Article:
Seasonally speaking, equities are entering a bearish period which starts with the month of August. While this month is not as negative as September going back over the last 50-100 years, it HAS been the worst month in the last two decades, averaging -1.3%, far surpassing September's -0.7% drawdown. Given that S&P finished July on a particularly strong note, higher by 2.8% while sentiment has improved, understandably, this combination of Divergences among the indices at new highs with lofty sentiment heading into a seasonally weak time is worth being a bit more selective and keeping stops tight. Swinging for the fences is no longer apropos, and hitting singles makes more sense entering August.
Short-term Thoughts (3-5 days) : Bullish- Still tough to make that much of a case for outsized gains between now and the end of August, but over the next few days, the action in Mid-caps moving back to new high territory along with Bloomberg World index making a minor breakout to new 2016 highs could help the S&P to extend its gains up to 2183-5 area while NASDAQ tests last July's highs at 5231, just around 1.3% higher before stalling out. For this week, gains in Gold stocks, Technology, Consumer Discretionary and Healthcare are favored over the Defensive groups. For S&P, Until 2159 is breached in SPX cash, 2152 for September Futures, it's more likely that this consolidation in SPX leads higher initially.
Intermediate-term Thoughts (2-3 months): Bearish- The combination of the divergences in indices hitting new highs the uptick in bullish sentiment along with markets entering a notoriously bearish time seasonally makes it likely that any pullback over the final five months of the year likely takes place in August-October. While momentum and breadth remain quite positive, most of the argument for fading stocks at this time is more of a counter-trend argument, which hasn't yet materialized in the form of index weakness. However, Most cycles along with Demark indicators highlight the possibility of a stalling out/reversal in August. Given the fact that indices have moved higher into this period argues that the upcoming turn should be a reversal from market highs, not lows. Additionally, another intermediate-term concern which should be mentioned is the degree of deterioration in momentum which began last year into August lows. Even a rally back to new high territory won't allow momentum to get anywhere near where it was back in late 2014/early 2015 and this is a 12-18 month concern. For now, for this time frame, additional intermediate-term strength still looks possible into mid-August, with key targets at 2180-5 and then 2250.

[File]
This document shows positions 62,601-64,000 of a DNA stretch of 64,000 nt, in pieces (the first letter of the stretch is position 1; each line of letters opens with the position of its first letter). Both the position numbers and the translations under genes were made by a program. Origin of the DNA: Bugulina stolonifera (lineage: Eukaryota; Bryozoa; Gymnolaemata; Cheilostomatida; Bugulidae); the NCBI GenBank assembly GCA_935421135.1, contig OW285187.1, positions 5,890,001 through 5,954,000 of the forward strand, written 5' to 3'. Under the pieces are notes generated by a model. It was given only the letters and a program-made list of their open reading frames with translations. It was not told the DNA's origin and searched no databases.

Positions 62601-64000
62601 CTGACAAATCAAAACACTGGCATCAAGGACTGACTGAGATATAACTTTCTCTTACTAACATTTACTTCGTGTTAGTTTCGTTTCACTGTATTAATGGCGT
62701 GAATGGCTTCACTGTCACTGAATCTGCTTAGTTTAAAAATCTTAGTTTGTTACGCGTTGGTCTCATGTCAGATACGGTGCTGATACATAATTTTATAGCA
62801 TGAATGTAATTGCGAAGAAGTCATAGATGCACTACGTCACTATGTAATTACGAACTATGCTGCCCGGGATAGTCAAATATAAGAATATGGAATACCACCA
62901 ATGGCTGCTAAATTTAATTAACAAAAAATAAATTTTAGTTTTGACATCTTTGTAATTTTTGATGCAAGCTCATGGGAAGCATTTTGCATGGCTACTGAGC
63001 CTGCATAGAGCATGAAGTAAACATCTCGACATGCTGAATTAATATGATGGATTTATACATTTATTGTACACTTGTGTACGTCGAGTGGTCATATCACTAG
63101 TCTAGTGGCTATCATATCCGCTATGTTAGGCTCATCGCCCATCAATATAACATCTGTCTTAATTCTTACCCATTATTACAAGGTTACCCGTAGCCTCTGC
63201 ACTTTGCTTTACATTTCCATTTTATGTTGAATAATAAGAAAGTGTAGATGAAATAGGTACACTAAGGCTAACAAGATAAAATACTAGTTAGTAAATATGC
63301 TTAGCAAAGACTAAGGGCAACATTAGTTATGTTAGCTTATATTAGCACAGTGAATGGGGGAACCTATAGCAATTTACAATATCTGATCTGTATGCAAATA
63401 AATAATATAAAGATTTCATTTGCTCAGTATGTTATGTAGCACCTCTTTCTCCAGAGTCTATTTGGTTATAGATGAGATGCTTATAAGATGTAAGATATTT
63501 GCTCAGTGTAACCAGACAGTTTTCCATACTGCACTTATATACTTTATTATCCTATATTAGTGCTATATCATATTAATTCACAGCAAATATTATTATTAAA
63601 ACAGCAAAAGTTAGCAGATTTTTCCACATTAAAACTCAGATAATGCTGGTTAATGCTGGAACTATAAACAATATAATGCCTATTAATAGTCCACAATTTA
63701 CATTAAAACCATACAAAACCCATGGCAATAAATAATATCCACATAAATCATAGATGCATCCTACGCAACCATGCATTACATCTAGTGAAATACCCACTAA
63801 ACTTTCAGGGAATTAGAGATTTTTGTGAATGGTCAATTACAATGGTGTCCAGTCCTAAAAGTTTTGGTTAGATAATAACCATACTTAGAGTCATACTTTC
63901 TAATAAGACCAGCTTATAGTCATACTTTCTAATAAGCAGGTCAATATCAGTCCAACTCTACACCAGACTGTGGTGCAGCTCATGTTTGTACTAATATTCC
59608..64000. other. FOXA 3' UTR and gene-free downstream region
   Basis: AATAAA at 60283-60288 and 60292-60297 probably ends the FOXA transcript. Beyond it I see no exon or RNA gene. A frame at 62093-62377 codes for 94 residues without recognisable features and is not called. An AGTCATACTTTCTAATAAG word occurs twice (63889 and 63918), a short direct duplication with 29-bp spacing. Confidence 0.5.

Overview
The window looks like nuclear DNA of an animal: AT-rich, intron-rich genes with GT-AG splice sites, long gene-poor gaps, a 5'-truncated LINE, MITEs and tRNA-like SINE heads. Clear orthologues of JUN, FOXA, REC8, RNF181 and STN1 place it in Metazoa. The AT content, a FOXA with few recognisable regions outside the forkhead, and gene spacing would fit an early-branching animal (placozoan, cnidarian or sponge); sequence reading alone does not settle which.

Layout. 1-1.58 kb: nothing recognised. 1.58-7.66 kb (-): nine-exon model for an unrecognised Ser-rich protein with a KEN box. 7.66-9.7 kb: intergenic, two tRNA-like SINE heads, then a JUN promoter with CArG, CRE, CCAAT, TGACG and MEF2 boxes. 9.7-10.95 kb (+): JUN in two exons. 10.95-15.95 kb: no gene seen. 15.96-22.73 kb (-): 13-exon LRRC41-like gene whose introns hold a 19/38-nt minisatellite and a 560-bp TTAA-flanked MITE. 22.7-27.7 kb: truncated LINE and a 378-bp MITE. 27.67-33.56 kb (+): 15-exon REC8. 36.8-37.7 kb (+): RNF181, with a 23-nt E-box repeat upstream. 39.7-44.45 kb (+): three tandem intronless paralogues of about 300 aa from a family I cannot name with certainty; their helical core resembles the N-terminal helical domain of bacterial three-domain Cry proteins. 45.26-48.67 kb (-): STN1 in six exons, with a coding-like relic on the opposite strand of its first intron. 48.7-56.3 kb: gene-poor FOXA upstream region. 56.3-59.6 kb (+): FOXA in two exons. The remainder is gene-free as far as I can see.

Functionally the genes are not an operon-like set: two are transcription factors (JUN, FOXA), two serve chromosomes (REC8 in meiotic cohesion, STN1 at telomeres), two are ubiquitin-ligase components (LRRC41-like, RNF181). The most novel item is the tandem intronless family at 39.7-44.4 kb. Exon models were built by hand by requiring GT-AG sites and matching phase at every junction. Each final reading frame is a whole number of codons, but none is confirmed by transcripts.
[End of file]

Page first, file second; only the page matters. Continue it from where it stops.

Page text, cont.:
Absolute and relative charts of SPX, MID, TNX, BWORLD, USDJPY, Gold, DXY, VIX, OIH/SPX, XLY/XLP, MSH/SPX and VNQ. Some of these when looked at together provide an excellent framework for piecing together some of the recent volatility and what could be in store.
S&P Mid-cap index- The push back to new all-time highs is a bullish development which should help Mid-caps make some progress that Large-caps achieved back in early July with the move to new all-time highs in SPX. While the S&P Small-cap index has not yet made a similar move, this move in mid-Caps likely delays any impending market correction as former resistance from last year has now been exceeded in both Large-caps and Mid-caps as of late last week.
Bloomberg World index, (when shown in multi-currency terms, and removing the US Dollar index as the sole currency, ) has moved above longer-term trendline resistance extending back from mid-2015 that looks to be a positive development, given that prices have hit the highest levels since last year. Last week's move to multi-month highs, along with the Mid-cap index hitting new all-time highs, both seem bullish for the near-term technical picture.
Ten-year Treasury yields made a much more pronounced move last week than anything seen in Equities, with Yields snapping initial support and pulling back to initial support near 1.45%. The near-term trend is bearish for Yields, (bullish for Treasuries) and any backup attempt into late Monday/Tuesday should be used to buy Treasuries, thinking that yields pullback further, and have the potential to reach 1.35 before things stabilize.